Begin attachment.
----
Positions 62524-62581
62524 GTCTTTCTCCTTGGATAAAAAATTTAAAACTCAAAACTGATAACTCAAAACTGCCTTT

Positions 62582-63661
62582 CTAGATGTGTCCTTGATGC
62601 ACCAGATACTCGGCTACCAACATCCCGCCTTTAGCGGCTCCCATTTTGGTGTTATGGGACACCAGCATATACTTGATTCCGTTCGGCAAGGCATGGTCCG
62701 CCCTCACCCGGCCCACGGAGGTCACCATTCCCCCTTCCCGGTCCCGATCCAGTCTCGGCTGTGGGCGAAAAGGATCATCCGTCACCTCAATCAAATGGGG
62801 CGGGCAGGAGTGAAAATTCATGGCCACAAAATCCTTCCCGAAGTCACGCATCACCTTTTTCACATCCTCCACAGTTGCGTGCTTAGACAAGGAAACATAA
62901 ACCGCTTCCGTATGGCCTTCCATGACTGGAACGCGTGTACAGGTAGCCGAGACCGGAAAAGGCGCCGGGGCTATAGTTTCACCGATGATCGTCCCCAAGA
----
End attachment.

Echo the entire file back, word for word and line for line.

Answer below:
Positions 62524-62581
62524 GTCTTTCTCCTTGGATAAAAAATTTAAAACTCAAAACTGATAACTCAAAACTGCCTTT

Positions 62582-63661
62582 CTAGATGTGTCCTTGATGC
62601 ACCAGATACTCGGCTACCAACATCCCGCCTTTAGCGGCTCCCATTTTGGTGTTATGGGACACCAGCATATACTTGATTCCGTTCGGCAAGGCATGGTCCG
62701 CCCTCACCCGGCCCACGGAGGTCACCATTCCCCCTTCCCGGTCCCGATCCAGTCTCGGCTGTGGGCGAAAAGGATCATCCGTCACCTCAATCAAATGGGG
62801 CGGGCAGGAGTGAAAATTCATGGCCACAAAATCCTTCCCGAAGTCACGCATCACCTTTTTCACATCCTCCACAGTTGCGTGCTTAGACAAGGAAACATAA
62901 ACCGCTTCCGTATGGCCTTCCATGACTGGAACGCGTGTACAGGTAGCCGAGACCGGAAAAGGCGCCGGGGCTATAGTTTCACCGATGATCGTCCCCAAGA